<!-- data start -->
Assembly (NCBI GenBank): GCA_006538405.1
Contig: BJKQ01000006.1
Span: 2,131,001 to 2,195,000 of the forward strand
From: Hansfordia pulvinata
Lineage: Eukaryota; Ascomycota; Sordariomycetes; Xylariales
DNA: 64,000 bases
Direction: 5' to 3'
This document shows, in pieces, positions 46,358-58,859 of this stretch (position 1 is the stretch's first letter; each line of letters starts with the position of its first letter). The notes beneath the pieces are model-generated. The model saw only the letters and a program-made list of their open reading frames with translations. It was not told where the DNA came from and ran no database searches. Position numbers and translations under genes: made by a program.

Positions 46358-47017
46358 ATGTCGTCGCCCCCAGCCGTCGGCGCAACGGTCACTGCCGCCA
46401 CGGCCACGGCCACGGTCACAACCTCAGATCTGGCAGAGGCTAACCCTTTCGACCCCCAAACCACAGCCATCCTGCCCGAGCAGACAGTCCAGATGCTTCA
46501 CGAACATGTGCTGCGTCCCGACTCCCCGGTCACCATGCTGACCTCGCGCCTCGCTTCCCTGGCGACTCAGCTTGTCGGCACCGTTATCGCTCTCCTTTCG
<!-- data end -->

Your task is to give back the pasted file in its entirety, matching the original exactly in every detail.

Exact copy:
Assembly (NCBI GenBank): GCA_006538405.1
Contig: BJKQ01000006.1
Span: 2,131,001 to 2,195,000 of the forward strand
From: Hansfordia pulvinata
Lineage: Eukaryota; Ascomycota; Sordariomycetes; Xylariales
DNA: 64,000 bases
Direction: 5' to 3'
This document shows, in pieces, positions 46,358-58,859 of this stretch (position 1 is the stretch's first letter; each line of letters starts with the position of its first letter). The notes beneath the pieces are model-generated. The model saw only the letters and a program-made list of their open reading frames with translations. It was not told where the DNA came from and ran no database searches. Position numbers and translations under genes: made by a program.

Positions 46358-47017
46358 ATGTCGTCGCCCCCAGCCGTCGGCGCAACGGTCACTGCCGCCA
46401 CGGCCACGGCCACGGTCACAACCTCAGATCTGGCAGAGGCTAACCCTTTCGACCCCCAAACCACAGCCATCCTGCCCGAGCAGACAGTCCAGATGCTTCA
46501 CGAACATGTGCTGCGTCCCGACTCCCCGGTCACCATGCTGACCTCGCGCCTCGCTTCCCTGGCGACTCAGCTTGTCGGCACCGTTATCGCTCTCCTTTCG